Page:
Frankly, I have yet to play anything labeled “semi-weighted” that wasn’t utter junk: M-Audio, Arturia, StudioLogic, etc. They’re either completely inconsistent with their velocity responses/curves, their key lengths are 1/2” shorter than standard, and/or their pivot points are completely jacked.

I’ve said it a thousand times and I know others feel the same way: if somebody made a decent 88 key, truly semi-weighted controller that actually felt good and played like a musical instrument, they’d clean up!
 

whinecellar

Jim Daneker
Interesting on the D1. A bit of a bummer with the lack of USB connection though.
Yep. And no pitch/mod wheels either. I really like it though on a slide out shelf; I have a little Arturia Micro Brute above it on my desk for wheels - not a bad compromise.
 

MikeRolls

New Member
I've had the 88 Mk II for about a year now, and is the first weighted keyboard I've properly used. I like it but what I really hate is the DAW integration, which may be the case for all controllers.
I'd naively expected it to instantly sync and I'd be able to use it to 1) control the highlighted Instrument/Effect and 2) set up global mappings. After much fannying about I've been able to do the second part, but not the first. In Logic you can set up the rotaries to control the Smart controls, which is better than nothing - but that's only 8 controllers. And the rotaries are pretty crap.
(I've also set up one fader which always controls the volume of the selected track, which is quite handy)
I'd be interested to know if anyone has had more success than me with this..
 
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ZeroZero

ZeroZero

Senior Member
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I've had the 88 Mk II for about a year now, and is the first weighted keyboard I've properly used. I like it but what I really hate is the DAW integration, which may be the case for all controllers.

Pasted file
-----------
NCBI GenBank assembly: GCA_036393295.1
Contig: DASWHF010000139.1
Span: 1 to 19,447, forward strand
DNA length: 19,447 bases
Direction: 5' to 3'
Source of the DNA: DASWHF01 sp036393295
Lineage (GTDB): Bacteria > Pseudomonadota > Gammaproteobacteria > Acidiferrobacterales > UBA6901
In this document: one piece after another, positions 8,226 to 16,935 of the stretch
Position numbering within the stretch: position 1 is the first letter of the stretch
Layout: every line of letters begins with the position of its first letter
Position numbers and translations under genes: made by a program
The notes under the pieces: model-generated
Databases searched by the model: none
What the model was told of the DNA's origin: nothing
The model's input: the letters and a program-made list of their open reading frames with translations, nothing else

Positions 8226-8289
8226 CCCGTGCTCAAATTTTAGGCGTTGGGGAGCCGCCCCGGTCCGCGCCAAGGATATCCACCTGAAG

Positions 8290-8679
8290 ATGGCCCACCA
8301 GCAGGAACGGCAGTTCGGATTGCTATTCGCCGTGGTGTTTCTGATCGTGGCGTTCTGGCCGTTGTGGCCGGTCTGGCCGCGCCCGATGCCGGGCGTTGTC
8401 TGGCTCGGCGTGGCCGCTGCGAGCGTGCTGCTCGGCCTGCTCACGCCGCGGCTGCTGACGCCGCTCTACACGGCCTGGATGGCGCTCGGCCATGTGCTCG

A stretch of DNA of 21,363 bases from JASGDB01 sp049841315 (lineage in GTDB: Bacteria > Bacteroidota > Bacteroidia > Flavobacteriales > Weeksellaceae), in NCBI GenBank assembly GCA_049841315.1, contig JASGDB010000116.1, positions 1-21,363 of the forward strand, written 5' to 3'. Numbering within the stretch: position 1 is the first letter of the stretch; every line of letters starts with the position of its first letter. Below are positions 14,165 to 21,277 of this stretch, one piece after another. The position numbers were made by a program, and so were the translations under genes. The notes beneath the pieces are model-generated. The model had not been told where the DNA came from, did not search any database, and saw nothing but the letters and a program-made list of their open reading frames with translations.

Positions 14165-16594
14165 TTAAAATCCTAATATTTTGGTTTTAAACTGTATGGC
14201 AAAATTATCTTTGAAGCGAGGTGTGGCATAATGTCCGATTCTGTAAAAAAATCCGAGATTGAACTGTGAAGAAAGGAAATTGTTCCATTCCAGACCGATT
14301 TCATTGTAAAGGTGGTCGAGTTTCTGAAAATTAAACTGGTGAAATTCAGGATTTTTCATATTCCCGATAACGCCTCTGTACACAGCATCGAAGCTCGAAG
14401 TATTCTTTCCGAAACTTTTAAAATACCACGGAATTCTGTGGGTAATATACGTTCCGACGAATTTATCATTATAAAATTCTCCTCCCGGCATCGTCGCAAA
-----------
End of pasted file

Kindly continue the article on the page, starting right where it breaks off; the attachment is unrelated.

I'd naively expected it to instantly sync and I'd be able to use it to 1) control the highlighted Instrument/Effect and 2) set up global mappings. After much fannying about I've been able to do the second part, but not the first. In Logic you can set up the rotaries to control the Smart controls, which is better than nothing - but that's only 8 controllers. And the rotaries are pretty crap.
(I've also set up one fader which always controls the volume of the selected track, which is quite handy)
I'd be interested to know if anyone has had more success than me with this..
I am not a logic user, but did you see this page? https://www.arturia.com/faq/keylabmkii/keylab-mkii-tips-tricks
Your right about controllers they're all a pain in the posterier I have used lots of them.

I am not sure how any controller can control all instruments as they are all created differently. I decided not to try to code any, but simply to use right click and MIDI learn in user mode. Simple and quick
 

Fenicks

Bedroom Producer
I have a 61-key Arturia MK II and have been surprised how little I hear others talk about or recommend it. I LOVE it and it's improved my workflow immensely. The Midi Control Center is lightyears better than the Automap crap I had to use with my old Novation. It integrates well with Studio One 5 and the magnetic overlay for different DAWs and their commands is brilliant. I enjoy how stylish it is (mine is white) and it feels solid as a rock. Worth every penny I spent on it.
 

laoshuterry

New Member
The m32 is really a great little board: I have one in front of my Roland FP10 weighted 88 for the best of both worlds. I think maybe searching for the one keyboard to rule them all is asking for disappointing compromises. (I do do a lot of solo piano/piano-focused stuff though.)
Glad to see someone has same gears with me. I also have Roland FP10 for practicing piano and sometimes I connect it to PC as a weighted MIDI keyboard. The touch feeling is very good.